As a final note, it has been a long time since I have read so many short stories. I find I really am enjoying them and I am fascinated how the authors are able to create such a complete picture in such a small package. If you haven't read a short story in awhile, pick up Stranger Things Happen, The Bloody Chamber, or Smoke and Mirrors by Neil Gaiman (which I haven't read, but it's on my list and everything else I have read of his is brilliant).

Saturday, July 14, 2012

Tempest's Fury by Nicole Peeler

So this is book five of the Jane True series. Jane True is a half-selkie, she learned that and a lot more about herself over the books of this series so far.
This book was fun because Jane takes her show on the road. She travels to London with Anyan and Blondie. Unfortunately, it isn't a vacation. Jane learns more about how the supernatural world exists with the human world. She also learns there is big trouble on the horizon, and it's coming up quickly.

I love this series, and I enjoyed this book. It was fun to see how supes are different in Europe. However, I was not happy with the crazy cliffhanger ending!

Nicole Peeler kindly explains the reason for the cliffhanger on her website, without really giving away any details of the ending, but you still might want to wait to read it until you've finished Tempest's Fury.

I can't wait until book six, Tempest Reborn comes out!

I'm going to give Tempest's Fury by Nicole Peeler  4 Stars.

Monday, July 09, 2012

Two Titles by Angela Carter

Angela Carter is the first of the female Sci-fi/ Fantasy writers from the list in my previous post. I read two of her works, The Bloody Chamber and Shadow Dance.

The Bloody Chamber is a book of short stories, a retelling of fairytales, written by Angela Carter. The first story, the titular "The Bloody Chamber", is a retelling of "Bluebeard." " Bluebeard " is a story I was very little familiar with, and I didn’t make the connection with "The Bloody Chamber" until after I had read Carter’s version. 
Carter’s sentences are complex and very descriptive. I was marveling over the sentences themselves as much as the story. Carter is from a different generation of writers than those I normally read. She was born in 1940 and The Bloody Chamber was written in 1979.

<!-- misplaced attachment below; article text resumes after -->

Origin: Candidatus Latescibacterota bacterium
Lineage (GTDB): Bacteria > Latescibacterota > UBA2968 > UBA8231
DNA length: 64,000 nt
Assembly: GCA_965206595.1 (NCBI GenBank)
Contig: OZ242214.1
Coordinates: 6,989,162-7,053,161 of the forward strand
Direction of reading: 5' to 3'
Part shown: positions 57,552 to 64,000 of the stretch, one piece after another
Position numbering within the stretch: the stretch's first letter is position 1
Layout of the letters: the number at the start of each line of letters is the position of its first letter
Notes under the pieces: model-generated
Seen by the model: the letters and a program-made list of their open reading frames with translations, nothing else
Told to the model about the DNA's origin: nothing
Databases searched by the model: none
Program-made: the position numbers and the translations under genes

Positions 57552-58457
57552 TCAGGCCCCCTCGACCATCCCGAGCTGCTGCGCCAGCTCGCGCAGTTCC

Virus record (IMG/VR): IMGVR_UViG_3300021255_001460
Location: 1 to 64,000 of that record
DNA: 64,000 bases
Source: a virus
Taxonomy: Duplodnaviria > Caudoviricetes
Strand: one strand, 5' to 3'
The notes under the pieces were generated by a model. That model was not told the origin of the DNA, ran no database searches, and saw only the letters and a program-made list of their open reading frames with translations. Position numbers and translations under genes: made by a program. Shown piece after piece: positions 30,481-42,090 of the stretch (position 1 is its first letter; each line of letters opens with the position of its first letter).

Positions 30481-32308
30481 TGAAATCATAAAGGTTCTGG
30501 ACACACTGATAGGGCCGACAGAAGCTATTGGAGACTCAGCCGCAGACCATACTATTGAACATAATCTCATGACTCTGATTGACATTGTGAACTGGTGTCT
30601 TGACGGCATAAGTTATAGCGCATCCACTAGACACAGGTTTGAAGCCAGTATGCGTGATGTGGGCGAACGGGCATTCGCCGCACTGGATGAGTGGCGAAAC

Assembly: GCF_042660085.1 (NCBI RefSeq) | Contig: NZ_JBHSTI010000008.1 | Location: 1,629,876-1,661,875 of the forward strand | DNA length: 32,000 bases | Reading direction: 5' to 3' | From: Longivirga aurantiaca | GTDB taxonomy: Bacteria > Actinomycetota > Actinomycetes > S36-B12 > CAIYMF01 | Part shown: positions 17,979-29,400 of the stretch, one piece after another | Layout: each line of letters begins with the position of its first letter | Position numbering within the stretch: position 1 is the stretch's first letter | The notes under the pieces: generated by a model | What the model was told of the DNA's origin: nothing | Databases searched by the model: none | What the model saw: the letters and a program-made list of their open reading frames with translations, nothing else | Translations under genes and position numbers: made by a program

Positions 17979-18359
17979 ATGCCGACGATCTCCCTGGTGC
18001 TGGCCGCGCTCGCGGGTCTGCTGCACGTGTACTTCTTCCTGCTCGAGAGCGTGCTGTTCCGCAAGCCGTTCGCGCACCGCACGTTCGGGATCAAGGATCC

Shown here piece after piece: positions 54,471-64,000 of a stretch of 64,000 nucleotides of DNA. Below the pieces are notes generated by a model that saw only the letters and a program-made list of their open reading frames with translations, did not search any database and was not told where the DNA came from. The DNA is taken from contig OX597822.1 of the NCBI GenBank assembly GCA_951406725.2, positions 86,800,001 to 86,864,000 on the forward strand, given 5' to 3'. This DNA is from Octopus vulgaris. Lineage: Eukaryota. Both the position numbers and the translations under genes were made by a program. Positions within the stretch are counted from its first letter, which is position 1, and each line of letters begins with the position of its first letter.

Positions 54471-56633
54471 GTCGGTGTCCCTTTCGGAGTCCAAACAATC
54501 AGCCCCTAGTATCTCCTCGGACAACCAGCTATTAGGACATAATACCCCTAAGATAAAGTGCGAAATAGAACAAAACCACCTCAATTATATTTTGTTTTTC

“The train slowed, shuddered to a halt. Lights; clank of metal; a voice declaring the name of an unknown, never-to-be-visited station; silence of the night; the rhythm of his breathing, that I should sleep with, now, for the rest of my life.” (p. 11)
There are two "Beauty and the Beast" stories, “The Courtship of Mr. Lyon” and “The Tiger’s Bride.” Although the two stories take two different approaches to the story and what the appropriate ending is. 
“Puss-in Boots” was an interesting telling of the story. “The Erl-King” read almost like a poem. I had to read it twice to fully absorb the imagery and the story. 
“The Snow Child” was a short and disturbing version of Snow White. “The Lady of the House of Love” seemed a little like Sleeping Beauty meets a vampire story. 
“The Werewolf” was a twisted version of Red Riding Hood, as was “The Company of Wolves.” Then there was “Alice-Wolf.” Which I assumed would be Alice in Wonderland, but I didn’t see many of the similarities. There was a little talk of being through the looking glass, but there were few parallels that I could find.
I think my favorites in The Bloody Chamber were the title story and “The Lady of the House of Love.”
Shadow Dance is a novel by Angela Carter. It was her first novel. I think both the novel length and the fact that it was an earlier work made it a much different reading experience than The Bloody Chamber
Shadow Dance is the story of Morris, an average guy just getting by in life. He has a wife that he doesn’t necessarily love, and a business partner named Honeybuzzard that Morris is drawn to like a magnet. 
It seems the only time Morris is happy is when he and Honey are out going through abandoned houses to find items to sell in their secondhand store. Honey is able to just do all the things that Morris wishes he could do. Pick up and leave town at the drop of a hat, sleep with any woman that catches his eye. 
Honey also has a dark side that Morris doesn’t share. Morris suspects that Honey is responsible for slicing the face of a woman that Morris had slept with once. Morris feels guilty over the woman’s disfiguring injury, and Honeybuzzard has no patience for emotions like guilt.
I am not going to analyze the story too much, I don’t think I could do it justice. I feel like this story maybe needs another read and some more thought to really analyze. 
I will give The Bloody Chamber 4 Stars and Shadow Dance 3 Stars.
I would recommend reading The Bloody Chamber one or two stories at a time over time, I think that helps to really enjoy each one. 

Friday, July 06, 2012

The 13 1/2 Lives of Captain Bluebear

I just finished The 13 1/2 Lives of Captain Bluebear by Walter Moers. The story was entertaining, the characters and creatures that populate Zamonia are interesting and quirky. But, the book felt like every one of its 703 pages.

It's possible that the book is long-winded because the narrator of the fictional autobiography is long-winded. I will have to read another book in the series to see if that is the case. It may also be long because it is the first book in a world-building series.

Bluebear was a very likable character and had many unbelievable adventures in the course of his 13 1/2 lives. I enjoyed the drawings of the characters and scenes from the story and the encyclopedia entries that sprinkle the narrative.

I  am going to give The 13 1/2 Lives of Captain Bluebear, 3 Stars. Although it did take longer than a week to finish!